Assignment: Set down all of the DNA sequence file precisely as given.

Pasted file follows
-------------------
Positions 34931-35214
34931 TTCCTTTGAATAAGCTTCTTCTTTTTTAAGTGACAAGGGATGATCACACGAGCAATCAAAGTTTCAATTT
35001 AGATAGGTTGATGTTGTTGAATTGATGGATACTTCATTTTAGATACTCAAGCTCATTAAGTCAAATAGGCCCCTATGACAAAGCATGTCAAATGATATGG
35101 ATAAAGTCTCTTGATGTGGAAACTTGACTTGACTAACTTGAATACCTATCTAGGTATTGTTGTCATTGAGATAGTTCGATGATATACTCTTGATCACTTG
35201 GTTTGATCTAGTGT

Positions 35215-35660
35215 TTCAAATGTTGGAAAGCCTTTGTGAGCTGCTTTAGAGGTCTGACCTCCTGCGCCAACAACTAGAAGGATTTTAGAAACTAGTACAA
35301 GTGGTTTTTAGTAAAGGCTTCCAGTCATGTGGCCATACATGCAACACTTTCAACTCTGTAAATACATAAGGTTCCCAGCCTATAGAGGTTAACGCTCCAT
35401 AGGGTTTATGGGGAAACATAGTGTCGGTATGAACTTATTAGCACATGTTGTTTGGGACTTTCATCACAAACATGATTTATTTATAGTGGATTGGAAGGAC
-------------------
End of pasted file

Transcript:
Positions 34931-35214
34931 TTCCTTTGAATAAGCTTCTTCTTTTTTAAGTGACAAGGGATGATCACACGAGCAATCAAAGTTTCAATTT
35001 AGATAGGTTGATGTTGTTGAATTGATGGATACTTCATTTTAGATACTCAAGCTCATTAAGTCAAATAGGCCCCTATGACAAAGCATGTCAAATGATATGG
35101 ATAAAGTCTCTTGATGTGGAAACTTGACTTGACTAACTTGAATACCTATCTAGGTATTGTTGTCATTGAGATAGTTCGATGATATACTCTTGATCACTTG
35201 GTTTGATCTAGTGT

Positions 35215-35660
35215 TTCAAATGTTGGAAAGCCTTTGTGAGCTGCTTTAGAGGTCTGACCTCCTGCGCCAACAACTAGAAGGATTTTAGAAACTAGTACAA
35301 GTGGTTTTTAGTAAAGGCTTCCAGTCATGTGGCCATACATGCAACACTTTCAACTCTGTAAATACATAAGGTTCCCAGCCTATAGAGGTTAACGCTCCAT
35401 AGGGTTTATGGGGAAACATAGTGTCGGTATGAACTTATTAGCACATGTTGTTTGGGACTTTCATCACAAACATGATTTATTTATAGTGGATTGGAAGGAC